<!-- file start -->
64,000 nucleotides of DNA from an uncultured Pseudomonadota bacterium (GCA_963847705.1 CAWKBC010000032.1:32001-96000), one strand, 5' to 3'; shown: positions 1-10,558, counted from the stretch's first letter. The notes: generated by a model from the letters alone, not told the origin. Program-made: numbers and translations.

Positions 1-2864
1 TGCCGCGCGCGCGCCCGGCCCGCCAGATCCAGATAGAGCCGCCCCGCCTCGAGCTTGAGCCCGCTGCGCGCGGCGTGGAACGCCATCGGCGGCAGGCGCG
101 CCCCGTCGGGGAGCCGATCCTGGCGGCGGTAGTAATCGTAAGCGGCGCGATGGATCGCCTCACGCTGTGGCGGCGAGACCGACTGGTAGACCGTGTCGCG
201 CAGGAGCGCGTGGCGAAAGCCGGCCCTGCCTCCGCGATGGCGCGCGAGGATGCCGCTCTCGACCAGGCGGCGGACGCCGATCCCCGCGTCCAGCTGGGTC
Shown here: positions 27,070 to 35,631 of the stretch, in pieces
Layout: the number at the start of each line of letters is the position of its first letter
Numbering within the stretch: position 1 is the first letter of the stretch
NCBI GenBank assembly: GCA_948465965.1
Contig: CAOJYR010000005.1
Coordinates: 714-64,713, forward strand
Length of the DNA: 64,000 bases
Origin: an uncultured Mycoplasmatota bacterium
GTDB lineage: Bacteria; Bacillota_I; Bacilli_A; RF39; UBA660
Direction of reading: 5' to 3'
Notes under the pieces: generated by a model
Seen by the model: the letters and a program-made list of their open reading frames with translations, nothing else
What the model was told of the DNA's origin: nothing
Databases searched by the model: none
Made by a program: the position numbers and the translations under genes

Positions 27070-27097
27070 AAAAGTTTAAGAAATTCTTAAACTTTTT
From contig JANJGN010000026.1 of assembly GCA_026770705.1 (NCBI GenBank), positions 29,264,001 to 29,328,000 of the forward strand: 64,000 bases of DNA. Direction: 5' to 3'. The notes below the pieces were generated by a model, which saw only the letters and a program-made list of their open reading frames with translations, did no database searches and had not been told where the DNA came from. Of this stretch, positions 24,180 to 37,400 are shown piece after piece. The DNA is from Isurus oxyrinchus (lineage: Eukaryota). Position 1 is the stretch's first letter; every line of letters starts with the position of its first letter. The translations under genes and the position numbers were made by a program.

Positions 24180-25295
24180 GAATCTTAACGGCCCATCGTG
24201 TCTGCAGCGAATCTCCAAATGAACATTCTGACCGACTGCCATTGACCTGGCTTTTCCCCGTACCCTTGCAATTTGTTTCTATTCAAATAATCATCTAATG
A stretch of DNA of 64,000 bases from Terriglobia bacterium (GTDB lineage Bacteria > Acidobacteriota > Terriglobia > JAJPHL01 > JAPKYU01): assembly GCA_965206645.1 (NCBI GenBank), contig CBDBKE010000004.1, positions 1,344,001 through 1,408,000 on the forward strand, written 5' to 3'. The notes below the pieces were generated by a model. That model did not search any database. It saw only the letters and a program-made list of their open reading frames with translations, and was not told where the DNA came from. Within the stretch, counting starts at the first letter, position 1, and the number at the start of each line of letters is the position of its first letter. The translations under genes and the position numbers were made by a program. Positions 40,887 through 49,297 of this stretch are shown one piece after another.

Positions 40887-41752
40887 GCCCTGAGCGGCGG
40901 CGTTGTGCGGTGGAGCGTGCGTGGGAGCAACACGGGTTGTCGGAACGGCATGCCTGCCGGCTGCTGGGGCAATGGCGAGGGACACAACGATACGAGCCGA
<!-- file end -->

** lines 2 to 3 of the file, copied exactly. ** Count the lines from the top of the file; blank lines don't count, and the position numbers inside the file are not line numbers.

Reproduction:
Positions 1-2864
1 TGCCGCGCGCGCGCCCGGCCCGCCAGATCCAGATAGAGCCGCCCCGCCTCGAGCTTGAGCCCGCTGCGCGCGGCGTGGAACGCCATCGGCGGCAGGCGCG